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July 20, 2014 3:54 pm
General Motors plans to enter Europe’s entry-level car market with a line of low-cost models as it looks to claw back market share lost to budget rivals.
GM, which is fighting to return to profitability in Europe, covets the entry-level segment carved out by budget brand Dacia, which has leveraged strong appetite from Europeans hit by economic austerity to become the continent’s fastest-growing carmaker.
“Dacia is a great thing. [GM] is definitely not Dacia, but this whole budget and entry-level market segment is very interesting. They can be admired,” said Karl-Thomas Neumann, chief executive of Opel, GM’s European business. “We are definitely looking at the segment.”
GM is planning on using the new low-cost line to replace the gap left by the costly decision to withdraw its Chevrolet marque from Europe last year.
“We had Chevrolet, which looked like a budget brand, but it was not,” Mr Neumann told the Financial Times in an interview. “We think there is some possibility for Opel to come up with some entry-level product, specifically now Chevrolet is out of the market.”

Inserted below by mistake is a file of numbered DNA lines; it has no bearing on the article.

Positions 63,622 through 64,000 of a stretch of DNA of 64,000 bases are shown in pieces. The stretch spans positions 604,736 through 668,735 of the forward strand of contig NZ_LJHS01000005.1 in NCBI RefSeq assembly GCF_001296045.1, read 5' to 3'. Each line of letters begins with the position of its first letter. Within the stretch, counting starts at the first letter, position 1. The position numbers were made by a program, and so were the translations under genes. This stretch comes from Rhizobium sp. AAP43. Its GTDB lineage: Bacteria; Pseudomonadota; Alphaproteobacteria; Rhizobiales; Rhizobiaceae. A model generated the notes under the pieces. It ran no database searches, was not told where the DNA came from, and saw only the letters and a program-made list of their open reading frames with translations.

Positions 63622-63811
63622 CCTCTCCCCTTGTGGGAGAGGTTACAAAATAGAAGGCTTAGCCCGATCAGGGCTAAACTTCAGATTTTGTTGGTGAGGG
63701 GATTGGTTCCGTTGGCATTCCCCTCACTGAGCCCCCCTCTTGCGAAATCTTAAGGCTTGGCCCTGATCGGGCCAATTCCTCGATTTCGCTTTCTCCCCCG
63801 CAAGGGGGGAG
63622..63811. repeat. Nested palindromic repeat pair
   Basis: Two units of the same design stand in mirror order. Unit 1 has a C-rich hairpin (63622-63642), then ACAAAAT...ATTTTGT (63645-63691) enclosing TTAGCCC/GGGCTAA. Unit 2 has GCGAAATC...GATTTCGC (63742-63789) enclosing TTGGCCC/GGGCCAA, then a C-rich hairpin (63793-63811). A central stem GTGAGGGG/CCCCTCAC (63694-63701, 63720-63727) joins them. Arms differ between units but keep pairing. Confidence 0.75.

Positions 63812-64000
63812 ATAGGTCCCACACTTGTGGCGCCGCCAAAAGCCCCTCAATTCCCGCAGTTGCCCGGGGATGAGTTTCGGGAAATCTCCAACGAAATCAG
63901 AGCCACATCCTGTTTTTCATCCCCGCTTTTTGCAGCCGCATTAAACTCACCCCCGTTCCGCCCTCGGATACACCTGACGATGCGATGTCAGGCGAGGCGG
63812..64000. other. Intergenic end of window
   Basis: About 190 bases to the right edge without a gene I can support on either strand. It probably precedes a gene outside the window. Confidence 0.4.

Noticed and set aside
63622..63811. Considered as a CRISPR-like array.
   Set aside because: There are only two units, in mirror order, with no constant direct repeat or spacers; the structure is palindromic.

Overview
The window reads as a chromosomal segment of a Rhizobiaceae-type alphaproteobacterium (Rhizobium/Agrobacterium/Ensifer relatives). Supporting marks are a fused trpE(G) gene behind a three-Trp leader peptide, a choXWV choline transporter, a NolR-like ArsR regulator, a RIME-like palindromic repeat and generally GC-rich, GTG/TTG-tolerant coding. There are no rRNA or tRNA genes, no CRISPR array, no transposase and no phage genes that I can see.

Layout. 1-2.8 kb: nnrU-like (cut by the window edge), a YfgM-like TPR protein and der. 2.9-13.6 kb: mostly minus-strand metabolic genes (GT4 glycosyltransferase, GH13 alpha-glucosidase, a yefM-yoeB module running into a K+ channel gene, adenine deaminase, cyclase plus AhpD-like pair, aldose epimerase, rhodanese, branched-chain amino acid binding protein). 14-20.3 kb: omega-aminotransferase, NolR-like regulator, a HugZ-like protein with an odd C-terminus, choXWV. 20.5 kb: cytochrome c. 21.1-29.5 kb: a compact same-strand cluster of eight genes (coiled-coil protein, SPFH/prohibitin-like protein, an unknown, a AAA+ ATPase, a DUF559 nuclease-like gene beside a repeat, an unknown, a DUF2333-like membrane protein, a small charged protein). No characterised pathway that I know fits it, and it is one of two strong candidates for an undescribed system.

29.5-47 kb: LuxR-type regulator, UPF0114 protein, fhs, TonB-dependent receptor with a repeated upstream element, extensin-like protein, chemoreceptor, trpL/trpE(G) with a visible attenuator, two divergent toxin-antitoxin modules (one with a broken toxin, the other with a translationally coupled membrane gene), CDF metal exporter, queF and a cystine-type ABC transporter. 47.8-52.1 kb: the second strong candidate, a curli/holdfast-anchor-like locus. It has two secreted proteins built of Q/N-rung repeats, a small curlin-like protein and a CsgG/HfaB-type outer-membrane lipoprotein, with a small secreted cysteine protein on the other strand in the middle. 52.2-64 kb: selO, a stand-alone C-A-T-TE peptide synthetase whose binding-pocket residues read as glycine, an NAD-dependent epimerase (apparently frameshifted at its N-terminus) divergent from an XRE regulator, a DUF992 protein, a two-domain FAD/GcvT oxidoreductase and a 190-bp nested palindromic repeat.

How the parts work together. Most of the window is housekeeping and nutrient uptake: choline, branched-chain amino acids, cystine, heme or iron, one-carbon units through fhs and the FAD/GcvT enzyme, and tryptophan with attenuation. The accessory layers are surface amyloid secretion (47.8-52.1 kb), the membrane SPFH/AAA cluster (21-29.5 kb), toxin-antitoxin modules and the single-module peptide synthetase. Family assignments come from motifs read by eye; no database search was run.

Dacia, a Romanian manufacturer owned by Renault, has become the French carmaker’s most valuable asset in Europe. Like other low-cost carmakers, its no-frills approach chimed with customers feeling the pinch from high unemployment, sluggish economic growth and severe spending cuts by governments.
Sales of its £6,000 hatchbacks and £9,500 SUVs, which offer minimal customisation and add-ons to keep costs down, have risen 61 per cent over the past two years, against a total European market that has fallen.
GM is eyeing a small SUV and a compact car smaller than the Opel Astra at similar price points to Dacia as part of the move towards the entry-level segment, Mr Neumann said.
But he stressed that turning round Opel, which GM came within days of selling off in 2009, was the US manufacturer’s first priority.
Opel’s mass-market rivals, such as Fiat, PSA Peugeot Citroën and Ford, have all suffered over the past six years in Europe, as customers either switched to cheaper options from Dacia or South Korean brands like Hyundai and Kia, or were tempted by smaller, cheaper models from premium manufacturers Mercedes-Benz, BMW and Audi.
In 2008, GM brands had a 10.4 per cent share of the European car market, while Dacia, Hyundai and Kia combined held 4.9 per cent. Today, the three lower-cost brands account for 9.1 per cent, to GM’s 7.9 per cent.
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